We have just returned from the most revealing taxi ride of our lives. Peter our driver first took us towards the Melaka Straits to the north west of The Old Town arriving at what at present is the Shipping Terminal. A tent is used to get passengers through migration. Ferries also depart daily from a nearby wharf to Dumai in Indonesia, about a 2.5 hour trip.
As we looked seaward the water was littered with dredge/barges and there was lots of sand heaps everywhere. Peter explained that for the last 15 years or so Malaysia has been bringing sand from Indonesia to be used in land reclamation works. At this spot alone massive areas were being reclaimed. As we drove along there were literally thousands of new 3 storey shops stretching on forever. Almost too hard to comprehend. They are building at a frenzied pace on this bonanza of reclaimed land. All of these buildings are vacant and serviced by a perfect road system in pristine condition.
Now we are in the Lokasamama area and we see large bungalows being constructed behind the shops. Passing through the Limbongan locality that was reclaimed 6 years ago and we see signs of life again.
Appearing out of nowhere what seemed to be a white mirage shimmering on more reclaimed land was the vast and brand new Oriental Melaka Straits Hospital and Medical Centre. We felt as though we were on a movie set! Peter our ever knowledgeable driver told us it was a Chinese Private Hospital owned by the founder of Boonsieu Motors (Malaysia’s largest motorcycle importer and dealer) 90% of the patients at present are Indonesians. Apparently it is a little cheaper than the other three in town.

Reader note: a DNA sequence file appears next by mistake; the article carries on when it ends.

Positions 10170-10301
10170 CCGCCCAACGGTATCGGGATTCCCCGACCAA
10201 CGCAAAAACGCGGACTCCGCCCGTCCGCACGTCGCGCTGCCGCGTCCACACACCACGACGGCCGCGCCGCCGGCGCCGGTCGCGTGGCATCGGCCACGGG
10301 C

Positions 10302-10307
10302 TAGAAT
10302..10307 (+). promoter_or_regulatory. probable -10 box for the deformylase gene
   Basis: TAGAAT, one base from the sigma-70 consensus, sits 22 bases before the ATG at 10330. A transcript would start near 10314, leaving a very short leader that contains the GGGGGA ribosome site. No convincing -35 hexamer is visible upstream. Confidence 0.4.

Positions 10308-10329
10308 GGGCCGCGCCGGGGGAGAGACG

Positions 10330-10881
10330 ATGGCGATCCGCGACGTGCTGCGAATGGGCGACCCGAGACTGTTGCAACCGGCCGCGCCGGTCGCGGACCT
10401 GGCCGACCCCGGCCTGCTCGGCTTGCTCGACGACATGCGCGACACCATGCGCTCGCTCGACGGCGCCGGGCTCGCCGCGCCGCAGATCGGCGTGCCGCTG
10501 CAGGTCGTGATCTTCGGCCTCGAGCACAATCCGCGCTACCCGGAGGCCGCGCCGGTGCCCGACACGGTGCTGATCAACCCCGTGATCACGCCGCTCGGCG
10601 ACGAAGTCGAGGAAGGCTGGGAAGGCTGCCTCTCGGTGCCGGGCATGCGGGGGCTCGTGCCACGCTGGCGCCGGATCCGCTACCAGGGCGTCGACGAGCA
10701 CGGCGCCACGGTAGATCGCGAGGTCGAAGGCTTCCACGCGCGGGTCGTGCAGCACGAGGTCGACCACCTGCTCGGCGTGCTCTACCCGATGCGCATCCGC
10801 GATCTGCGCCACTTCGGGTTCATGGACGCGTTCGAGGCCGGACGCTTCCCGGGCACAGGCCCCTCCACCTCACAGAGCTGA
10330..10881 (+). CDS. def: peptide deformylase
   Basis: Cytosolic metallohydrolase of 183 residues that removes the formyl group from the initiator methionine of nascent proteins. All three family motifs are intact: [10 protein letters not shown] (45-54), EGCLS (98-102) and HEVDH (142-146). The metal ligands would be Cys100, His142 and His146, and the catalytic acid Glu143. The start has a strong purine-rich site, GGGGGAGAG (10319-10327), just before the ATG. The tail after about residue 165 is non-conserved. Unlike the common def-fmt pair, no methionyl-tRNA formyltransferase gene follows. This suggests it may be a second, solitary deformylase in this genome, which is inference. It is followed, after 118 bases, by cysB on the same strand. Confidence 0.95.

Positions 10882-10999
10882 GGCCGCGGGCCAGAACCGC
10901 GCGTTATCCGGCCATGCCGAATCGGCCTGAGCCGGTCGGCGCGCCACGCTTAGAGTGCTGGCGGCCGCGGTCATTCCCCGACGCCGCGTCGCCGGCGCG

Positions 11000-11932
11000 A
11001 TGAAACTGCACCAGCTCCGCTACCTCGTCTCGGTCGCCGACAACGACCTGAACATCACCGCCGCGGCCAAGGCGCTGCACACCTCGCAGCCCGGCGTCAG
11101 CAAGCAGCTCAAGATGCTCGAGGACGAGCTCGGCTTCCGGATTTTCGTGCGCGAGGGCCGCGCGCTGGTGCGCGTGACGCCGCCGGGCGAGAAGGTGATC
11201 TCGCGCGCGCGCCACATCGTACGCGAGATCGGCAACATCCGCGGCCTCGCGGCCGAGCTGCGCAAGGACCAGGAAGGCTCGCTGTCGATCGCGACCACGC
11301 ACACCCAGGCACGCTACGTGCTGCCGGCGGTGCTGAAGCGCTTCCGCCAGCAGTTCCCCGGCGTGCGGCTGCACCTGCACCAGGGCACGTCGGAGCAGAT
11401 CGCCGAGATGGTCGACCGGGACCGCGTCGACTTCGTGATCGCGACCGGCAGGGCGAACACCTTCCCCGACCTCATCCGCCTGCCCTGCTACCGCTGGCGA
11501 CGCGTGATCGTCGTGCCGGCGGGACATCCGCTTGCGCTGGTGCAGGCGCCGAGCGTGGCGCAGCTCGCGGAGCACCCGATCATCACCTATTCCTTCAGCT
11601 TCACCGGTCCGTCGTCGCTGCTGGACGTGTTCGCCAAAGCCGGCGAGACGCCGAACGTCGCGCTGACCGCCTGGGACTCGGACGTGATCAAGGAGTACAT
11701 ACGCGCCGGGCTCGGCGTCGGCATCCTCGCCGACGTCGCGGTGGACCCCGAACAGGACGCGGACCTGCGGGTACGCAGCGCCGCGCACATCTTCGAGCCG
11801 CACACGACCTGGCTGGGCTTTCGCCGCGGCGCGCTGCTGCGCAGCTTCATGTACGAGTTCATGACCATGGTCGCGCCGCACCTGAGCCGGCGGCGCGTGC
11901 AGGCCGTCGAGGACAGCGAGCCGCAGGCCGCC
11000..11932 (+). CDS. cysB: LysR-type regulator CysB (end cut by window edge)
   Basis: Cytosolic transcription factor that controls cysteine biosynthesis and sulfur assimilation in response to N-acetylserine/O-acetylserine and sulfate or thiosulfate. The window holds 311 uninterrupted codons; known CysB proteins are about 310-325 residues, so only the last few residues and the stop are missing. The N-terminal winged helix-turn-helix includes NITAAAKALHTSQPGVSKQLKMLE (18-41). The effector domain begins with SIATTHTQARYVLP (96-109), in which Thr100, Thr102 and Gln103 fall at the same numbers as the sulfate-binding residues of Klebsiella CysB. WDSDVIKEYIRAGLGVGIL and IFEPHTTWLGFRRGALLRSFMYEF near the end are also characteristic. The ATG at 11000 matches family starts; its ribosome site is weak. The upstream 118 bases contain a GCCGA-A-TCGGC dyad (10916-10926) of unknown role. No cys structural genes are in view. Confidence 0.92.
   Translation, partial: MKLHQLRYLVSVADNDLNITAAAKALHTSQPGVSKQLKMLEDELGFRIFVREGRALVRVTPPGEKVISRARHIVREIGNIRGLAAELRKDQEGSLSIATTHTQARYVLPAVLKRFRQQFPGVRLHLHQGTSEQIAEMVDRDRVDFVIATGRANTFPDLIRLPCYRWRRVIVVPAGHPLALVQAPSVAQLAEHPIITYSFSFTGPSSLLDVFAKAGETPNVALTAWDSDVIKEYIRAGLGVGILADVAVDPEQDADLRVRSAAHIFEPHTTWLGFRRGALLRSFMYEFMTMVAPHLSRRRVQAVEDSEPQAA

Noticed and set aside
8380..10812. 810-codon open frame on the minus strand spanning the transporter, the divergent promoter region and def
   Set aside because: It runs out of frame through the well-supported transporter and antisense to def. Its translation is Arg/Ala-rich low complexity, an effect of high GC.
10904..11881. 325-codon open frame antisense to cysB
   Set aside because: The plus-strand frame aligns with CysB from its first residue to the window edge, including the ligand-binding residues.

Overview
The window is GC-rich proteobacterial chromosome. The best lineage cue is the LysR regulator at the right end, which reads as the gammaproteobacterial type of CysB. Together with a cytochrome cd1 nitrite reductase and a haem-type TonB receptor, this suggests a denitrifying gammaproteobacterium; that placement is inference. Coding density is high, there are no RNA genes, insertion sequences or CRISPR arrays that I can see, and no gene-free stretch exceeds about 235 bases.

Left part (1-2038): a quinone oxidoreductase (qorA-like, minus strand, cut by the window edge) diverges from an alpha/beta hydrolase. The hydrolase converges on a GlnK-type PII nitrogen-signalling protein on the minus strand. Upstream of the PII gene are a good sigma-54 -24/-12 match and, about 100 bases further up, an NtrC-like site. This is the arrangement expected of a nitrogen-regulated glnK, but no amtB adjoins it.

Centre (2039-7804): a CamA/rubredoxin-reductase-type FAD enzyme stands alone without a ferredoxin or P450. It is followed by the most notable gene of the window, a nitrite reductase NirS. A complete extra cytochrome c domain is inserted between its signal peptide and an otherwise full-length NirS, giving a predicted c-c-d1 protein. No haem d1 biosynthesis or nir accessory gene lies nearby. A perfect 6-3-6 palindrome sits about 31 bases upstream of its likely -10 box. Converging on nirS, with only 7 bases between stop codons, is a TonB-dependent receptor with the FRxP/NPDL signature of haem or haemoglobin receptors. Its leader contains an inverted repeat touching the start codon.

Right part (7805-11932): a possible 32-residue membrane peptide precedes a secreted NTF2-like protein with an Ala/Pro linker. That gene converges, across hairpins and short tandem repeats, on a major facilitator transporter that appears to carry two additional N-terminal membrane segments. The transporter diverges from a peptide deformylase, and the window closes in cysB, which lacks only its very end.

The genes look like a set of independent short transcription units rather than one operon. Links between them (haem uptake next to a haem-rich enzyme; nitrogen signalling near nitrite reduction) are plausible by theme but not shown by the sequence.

As we follow the ever changing coastline we find huge bungalows and many high rise condominiums that had been built on the waterfront. Since their construction the land in front of them has been reclaimed for about a kilometre out to sea. The properties have dropped by half or more in value and there are a lot of angry owners but it seems that in Melaka a waterfront property is only waterfront until someone reclaims the sea in front of you.
Many Indonesian Chinese have bought in this area Peter informs us. He then took us to a small access point to the water where the government had built a café food outlet centre for the local Malay Muslims. That is what I call looking after the locals! Next we spotted a Submarine seemingly floating on the sand. Peter explained that the government purchased it from the French to add to their fleet and not knowing how to operate a submarine turned it into a museum instead.